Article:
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How would you go about calculating the distribution of the sample standard deviation $T(X_1,...,X_n)=S$ where

$S^2 = \frac{1}{n-1}\sum\limits_{i=1}^n(X_i -\bar{X})^2$

Here $X_1,...,X_n$ are iid and distributed by $N(\mu, \mu^2)$.

Is there a way to do this using standard results about the sum and the transformation formula?

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Note that you can factor out the $\mu$ term from both the variance and the mean, you can represent $X_i - \bar{X}$ as $\mu(Z_i -\bar{Z})$ where $Z_i \sim N(0,1)$ and $\bar{Z} \sim N(0,\frac{1}{n})$.

(Dividing out the $\mu$ term still leaves both distributions nonstandard with mean 1, but because it's $X_i - \bar{X}$ you can add $0 = -1 + 1$ to remove the unit mean.)

Plugging this into the previous formula gives you:

\begin{equation} \begin{split} S^2 & = \frac{1}{n-1}\sum_i (X_i - \bar{X})^2\\ & = \frac{\mu^2}{n-1} \sum_i (Z_i - \bar{Z})^2 \end{split} \end{equation}

By Cochran's theorem ($\sum_i(Z_i - \bar{Z})^2 \sim \sigma_Z^2\chi^2_{n-1} \overset{D}{=} \chi^2_{n-1}$) we have:

\begin{equation} \frac{n-1}{\mu^2}S^2 \sim \chi^2_{n-1} \end{equation}

Where the $\frac{n-1}{\mu^2}$ factor is to correct for the scalar multiple in front of the Chi-square distribution. Re-arranging this as:

\begin{equation} S^2 \sim \frac{\mu^2}{n-1}\chi^2_{n-1} \end{equation}

We can use the identity that if $Y \sim \chi^2_v$ and $U = cY$ then $U \sim \textrm{Gamma}(\frac{v}{2},2c)$. This gives us that:

\begin{equation} S^2 \sim \textrm{Gamma}(\frac{n-1}{2},\frac{2\mu^2}{n-1}) \end{equation}

Edit Cochran's theorem is taught in a lot of earlier courses, they just might not call it that, or only teach a special case. I'm not sure how to do it without the theorem other than a lot of algebra.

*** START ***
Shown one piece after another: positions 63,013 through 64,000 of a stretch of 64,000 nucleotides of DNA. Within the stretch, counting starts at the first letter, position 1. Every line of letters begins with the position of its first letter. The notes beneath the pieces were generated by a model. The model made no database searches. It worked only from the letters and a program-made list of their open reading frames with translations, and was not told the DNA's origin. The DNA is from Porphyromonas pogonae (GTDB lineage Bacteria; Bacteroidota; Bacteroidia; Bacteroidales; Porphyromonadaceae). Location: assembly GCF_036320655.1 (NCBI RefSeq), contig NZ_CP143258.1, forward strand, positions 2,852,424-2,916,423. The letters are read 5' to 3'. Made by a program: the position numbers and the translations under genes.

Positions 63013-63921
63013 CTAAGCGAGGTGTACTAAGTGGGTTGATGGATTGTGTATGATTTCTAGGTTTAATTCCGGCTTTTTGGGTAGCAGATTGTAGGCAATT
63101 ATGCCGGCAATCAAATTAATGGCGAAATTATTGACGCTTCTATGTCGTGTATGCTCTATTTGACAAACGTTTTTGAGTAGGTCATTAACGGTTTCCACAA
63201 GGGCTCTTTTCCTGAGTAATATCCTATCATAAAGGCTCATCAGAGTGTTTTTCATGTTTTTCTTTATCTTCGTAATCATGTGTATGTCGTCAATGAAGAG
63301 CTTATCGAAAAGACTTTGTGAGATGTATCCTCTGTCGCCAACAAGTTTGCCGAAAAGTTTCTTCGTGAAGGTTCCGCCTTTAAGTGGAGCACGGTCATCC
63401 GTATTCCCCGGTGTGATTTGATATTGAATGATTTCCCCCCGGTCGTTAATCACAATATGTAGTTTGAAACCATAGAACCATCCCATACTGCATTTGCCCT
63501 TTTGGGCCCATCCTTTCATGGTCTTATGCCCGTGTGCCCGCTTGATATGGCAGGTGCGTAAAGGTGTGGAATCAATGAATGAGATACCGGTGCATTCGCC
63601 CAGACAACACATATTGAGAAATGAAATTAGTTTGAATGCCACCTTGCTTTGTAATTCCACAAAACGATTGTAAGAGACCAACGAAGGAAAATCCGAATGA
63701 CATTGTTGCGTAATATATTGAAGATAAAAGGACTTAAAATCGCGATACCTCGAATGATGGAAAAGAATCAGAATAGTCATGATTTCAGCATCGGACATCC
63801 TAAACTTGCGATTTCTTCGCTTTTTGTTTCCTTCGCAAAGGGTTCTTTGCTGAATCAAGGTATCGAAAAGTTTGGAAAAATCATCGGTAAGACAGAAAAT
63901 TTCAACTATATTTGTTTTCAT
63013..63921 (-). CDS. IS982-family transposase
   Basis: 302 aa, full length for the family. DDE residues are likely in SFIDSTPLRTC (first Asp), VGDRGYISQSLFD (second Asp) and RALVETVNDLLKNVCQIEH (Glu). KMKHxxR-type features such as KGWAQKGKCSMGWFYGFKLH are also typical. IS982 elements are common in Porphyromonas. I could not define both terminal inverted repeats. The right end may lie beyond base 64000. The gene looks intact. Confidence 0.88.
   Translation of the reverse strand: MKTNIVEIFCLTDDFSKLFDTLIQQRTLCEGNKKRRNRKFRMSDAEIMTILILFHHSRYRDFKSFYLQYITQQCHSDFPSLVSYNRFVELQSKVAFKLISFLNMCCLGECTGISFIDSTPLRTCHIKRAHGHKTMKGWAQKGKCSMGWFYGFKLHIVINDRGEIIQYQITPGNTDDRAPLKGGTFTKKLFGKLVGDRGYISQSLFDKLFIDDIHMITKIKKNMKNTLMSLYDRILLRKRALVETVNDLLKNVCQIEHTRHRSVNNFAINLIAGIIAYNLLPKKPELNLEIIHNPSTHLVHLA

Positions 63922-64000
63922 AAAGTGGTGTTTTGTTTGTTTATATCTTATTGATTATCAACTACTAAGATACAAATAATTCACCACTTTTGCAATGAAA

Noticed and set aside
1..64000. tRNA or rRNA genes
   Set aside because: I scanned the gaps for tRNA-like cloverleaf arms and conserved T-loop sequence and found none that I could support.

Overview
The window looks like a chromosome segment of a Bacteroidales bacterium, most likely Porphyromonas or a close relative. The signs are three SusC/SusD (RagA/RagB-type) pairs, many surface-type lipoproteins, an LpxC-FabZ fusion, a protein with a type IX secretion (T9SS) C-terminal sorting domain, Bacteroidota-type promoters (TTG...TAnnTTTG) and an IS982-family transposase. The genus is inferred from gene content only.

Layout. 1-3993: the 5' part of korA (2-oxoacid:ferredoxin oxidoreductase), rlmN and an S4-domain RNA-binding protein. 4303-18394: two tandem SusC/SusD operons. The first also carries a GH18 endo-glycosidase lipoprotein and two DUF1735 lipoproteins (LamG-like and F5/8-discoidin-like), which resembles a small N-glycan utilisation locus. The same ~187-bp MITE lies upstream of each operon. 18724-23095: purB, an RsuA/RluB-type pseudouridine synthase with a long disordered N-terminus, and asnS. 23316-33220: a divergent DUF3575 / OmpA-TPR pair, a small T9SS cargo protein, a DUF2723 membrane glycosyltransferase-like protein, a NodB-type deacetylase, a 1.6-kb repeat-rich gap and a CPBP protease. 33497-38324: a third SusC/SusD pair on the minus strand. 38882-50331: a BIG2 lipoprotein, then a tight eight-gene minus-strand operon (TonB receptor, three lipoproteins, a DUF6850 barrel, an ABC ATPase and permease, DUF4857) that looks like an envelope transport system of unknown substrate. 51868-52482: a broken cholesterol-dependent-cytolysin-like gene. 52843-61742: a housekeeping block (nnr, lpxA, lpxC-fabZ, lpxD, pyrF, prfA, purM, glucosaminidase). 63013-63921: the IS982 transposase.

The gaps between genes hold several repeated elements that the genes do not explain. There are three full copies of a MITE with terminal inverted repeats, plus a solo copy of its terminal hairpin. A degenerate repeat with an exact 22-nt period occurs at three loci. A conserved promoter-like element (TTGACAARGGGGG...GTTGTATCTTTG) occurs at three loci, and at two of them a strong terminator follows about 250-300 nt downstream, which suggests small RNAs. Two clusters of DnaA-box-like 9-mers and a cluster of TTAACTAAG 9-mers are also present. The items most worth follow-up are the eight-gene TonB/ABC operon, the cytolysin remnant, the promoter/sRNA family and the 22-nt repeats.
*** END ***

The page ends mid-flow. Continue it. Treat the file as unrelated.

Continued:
If you want to pivot with the standard deviation, you can scale $S^2$ by $\frac{n-1}{\mu^2}$ to remove the unknown parameter and go back to the earlier parameterization. Going back to what we had before:

\begin{equation} \frac{S^2(n-1)}{\mu^2} \sim \chi^2_{n-1} \end{equation}

Then using the continuous mapping theorem to take the square root of both sides:

\begin{equation} \frac{S\sqrt{n-1}}{\mu} \sim \chi_{n-1} \end{equation}

Where $\chi_{n-1}$ is the Chi distribution with $n-1$ degrees of freedom. I believe this can be used to get confidence intervals for $s$:

\begin{equation} \begin{split} CI(\alpha) & = [\chi_{{n-1}_{\frac{\alpha}{2}}}< \frac{S\sqrt{n-1}}{\mu} < \chi_{{n-1}_{1-\frac{\alpha}{2}}}]\\ & = [\frac{1}{S\sqrt{n-1}}\chi_{{n-1}_{1-\frac{\alpha}{2}}}< \mu < \frac{1}{S\sqrt{n-1}}\chi_{{n-1}_{\frac{\alpha}{2}}}] \end{split} \end{equation}

It seems though that this confidence interval does pretty poorly for small $n$ because the sample standard deviation is biased. I'm not sure off the top of my head how to fix that.

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  • $\begingroup$ Thank you for this answer. Is there a way to do it without Cochran's theorem, as this isn't covered in the scope of my course? Essentially what I am trying to do, is create a confidence interval for the pivot $T/\mu$. I was under the impression that to do this I need to work out what the distribution of $T$ is first. Is this correct? Also, I was looking for the distribution of $S$ instead of $S^2$ $\endgroup$ Commented Dec 3, 2017 at 23:08
  • $\begingroup$ I edited the answer to take into account your comment. $\endgroup$ Commented Dec 3, 2017 at 23:38

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